Abstract or non-objective.  This is the anything goes category.  Do you want to make circles or squiggles?  Fine.  How about several canvasses of lines or shapes?  Add some sand or affix some found objects.  Maybe your favorite music will inspire you.  Ask any four year old and they’ll teach you how.

So next time you’re searching for something to paint, pull out your notebook or 3 x 5 card and check it for ideas.  Just keep it nearby, maybe by your reading or TV chair, to jot down ideas as they come to you.  You’ll always be ready for those times when you have a few hours to get creative.  Good luck!

August Garden

A beam of early morning light catches some potted plants, partly shaded, partly sunny.

The summer is speeding past and life has been busy here in Southern Indiana.  We’ve had lots of company this summer.  I think everyone was ready to get away, out of the house, just go somewhere.  Always enjoyable to reconnect with old friends and family.  Of course, the grandkids have kept us busy, too.  We didn’t get to do nearly as many activities as we had wished but we did have some fun.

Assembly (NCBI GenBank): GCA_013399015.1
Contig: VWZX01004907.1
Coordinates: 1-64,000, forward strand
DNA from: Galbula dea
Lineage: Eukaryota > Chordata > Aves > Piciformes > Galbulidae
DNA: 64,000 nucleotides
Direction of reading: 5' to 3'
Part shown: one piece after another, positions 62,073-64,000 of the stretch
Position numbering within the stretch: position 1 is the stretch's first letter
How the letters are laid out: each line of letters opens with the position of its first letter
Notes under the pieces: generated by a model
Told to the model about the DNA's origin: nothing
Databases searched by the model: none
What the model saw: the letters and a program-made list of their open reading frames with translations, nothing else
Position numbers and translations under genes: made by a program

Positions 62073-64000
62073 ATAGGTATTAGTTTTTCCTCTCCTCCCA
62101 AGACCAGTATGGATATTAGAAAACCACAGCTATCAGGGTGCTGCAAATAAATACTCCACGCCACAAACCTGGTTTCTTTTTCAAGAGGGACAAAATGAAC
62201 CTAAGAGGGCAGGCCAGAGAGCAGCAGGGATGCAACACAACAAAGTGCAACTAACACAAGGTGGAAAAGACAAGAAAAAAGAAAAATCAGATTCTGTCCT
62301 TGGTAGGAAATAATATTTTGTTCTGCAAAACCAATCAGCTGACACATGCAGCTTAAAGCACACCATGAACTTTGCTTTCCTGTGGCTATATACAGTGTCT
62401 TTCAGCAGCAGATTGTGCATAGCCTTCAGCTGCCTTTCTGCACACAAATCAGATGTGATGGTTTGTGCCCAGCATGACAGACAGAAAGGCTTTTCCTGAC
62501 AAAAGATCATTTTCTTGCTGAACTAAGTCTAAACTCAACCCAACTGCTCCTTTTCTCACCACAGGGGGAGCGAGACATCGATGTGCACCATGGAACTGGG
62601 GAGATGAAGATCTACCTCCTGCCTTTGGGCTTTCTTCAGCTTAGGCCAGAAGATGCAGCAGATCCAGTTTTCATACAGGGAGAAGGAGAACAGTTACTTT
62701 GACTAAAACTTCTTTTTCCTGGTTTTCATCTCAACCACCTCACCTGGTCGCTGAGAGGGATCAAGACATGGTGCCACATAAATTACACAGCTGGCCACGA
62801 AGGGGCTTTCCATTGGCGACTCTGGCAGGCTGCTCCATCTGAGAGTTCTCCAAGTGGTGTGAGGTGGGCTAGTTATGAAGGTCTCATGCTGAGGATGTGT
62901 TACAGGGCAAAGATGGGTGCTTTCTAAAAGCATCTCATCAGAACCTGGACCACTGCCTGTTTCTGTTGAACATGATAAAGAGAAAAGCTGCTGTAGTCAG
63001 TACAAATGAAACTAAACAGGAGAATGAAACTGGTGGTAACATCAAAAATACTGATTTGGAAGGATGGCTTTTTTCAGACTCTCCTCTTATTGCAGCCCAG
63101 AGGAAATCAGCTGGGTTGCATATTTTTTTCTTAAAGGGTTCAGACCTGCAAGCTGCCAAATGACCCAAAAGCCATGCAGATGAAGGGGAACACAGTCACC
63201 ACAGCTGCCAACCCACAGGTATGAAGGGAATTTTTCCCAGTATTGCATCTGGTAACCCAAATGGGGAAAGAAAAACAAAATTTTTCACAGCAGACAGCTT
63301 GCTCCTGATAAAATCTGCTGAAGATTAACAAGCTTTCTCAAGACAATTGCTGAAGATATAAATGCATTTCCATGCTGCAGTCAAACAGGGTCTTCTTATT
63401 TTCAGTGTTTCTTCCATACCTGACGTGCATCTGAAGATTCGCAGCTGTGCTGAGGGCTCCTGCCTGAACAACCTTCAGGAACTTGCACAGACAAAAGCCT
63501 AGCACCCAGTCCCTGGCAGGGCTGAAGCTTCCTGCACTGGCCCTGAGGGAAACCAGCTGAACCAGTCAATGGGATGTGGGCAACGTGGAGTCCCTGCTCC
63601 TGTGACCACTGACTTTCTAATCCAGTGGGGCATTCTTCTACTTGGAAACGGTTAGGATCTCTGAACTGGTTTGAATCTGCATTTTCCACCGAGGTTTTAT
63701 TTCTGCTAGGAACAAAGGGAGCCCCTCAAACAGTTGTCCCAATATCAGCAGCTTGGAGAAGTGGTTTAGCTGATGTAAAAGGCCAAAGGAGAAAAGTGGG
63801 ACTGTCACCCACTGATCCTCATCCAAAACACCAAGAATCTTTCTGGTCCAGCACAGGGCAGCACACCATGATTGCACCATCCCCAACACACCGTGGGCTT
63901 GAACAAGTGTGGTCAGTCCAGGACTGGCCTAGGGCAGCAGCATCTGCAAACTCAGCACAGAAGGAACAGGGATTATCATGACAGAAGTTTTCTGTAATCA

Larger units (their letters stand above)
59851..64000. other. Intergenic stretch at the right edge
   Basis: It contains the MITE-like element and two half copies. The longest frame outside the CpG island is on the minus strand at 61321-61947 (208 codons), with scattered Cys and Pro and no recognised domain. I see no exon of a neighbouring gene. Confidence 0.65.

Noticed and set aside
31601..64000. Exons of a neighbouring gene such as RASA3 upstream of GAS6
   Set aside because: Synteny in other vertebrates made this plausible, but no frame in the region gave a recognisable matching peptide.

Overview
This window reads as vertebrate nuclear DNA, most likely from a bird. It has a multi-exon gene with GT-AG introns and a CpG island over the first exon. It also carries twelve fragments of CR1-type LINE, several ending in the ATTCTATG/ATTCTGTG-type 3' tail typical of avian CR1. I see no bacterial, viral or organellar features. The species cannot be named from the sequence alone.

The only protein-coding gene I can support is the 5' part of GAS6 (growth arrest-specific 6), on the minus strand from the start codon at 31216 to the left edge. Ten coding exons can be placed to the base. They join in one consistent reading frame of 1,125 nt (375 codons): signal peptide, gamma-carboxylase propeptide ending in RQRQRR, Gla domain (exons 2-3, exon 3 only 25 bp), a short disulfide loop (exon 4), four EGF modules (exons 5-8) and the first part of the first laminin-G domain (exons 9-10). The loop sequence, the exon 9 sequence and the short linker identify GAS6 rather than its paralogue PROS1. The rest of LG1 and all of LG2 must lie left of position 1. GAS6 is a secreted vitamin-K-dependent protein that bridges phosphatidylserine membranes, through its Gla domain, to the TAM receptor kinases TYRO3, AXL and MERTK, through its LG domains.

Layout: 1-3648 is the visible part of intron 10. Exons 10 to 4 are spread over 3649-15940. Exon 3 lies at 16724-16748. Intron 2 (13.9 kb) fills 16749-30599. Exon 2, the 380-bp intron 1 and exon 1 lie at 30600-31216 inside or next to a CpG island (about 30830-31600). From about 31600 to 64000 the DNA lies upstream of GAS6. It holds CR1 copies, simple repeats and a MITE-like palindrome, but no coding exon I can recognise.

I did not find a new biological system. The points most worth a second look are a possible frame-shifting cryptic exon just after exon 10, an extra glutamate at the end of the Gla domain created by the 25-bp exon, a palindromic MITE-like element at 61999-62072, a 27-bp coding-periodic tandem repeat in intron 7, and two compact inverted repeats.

August garden. The corn in the back right is done but the tomatoes are just coming in. And the Sunflowers are towering over everything.

The past few weeks we’ve been busy with the garden.  Plenty of rain earlier in the season so the produce is coming in.  The corn is past.  Peaches and cream variety, first planting late April.  Second planting a few weeks later after the late freeze.  This is a delicious variety, full ears with no bugs or flaws.  We ate what we could fresh, then put up the rest.  After picking and husking, we ended up with four five-gallon buckets of shucked corn.  I do the picking and husking; my husband does the rest of the processing. Plenty of corn in the freezer.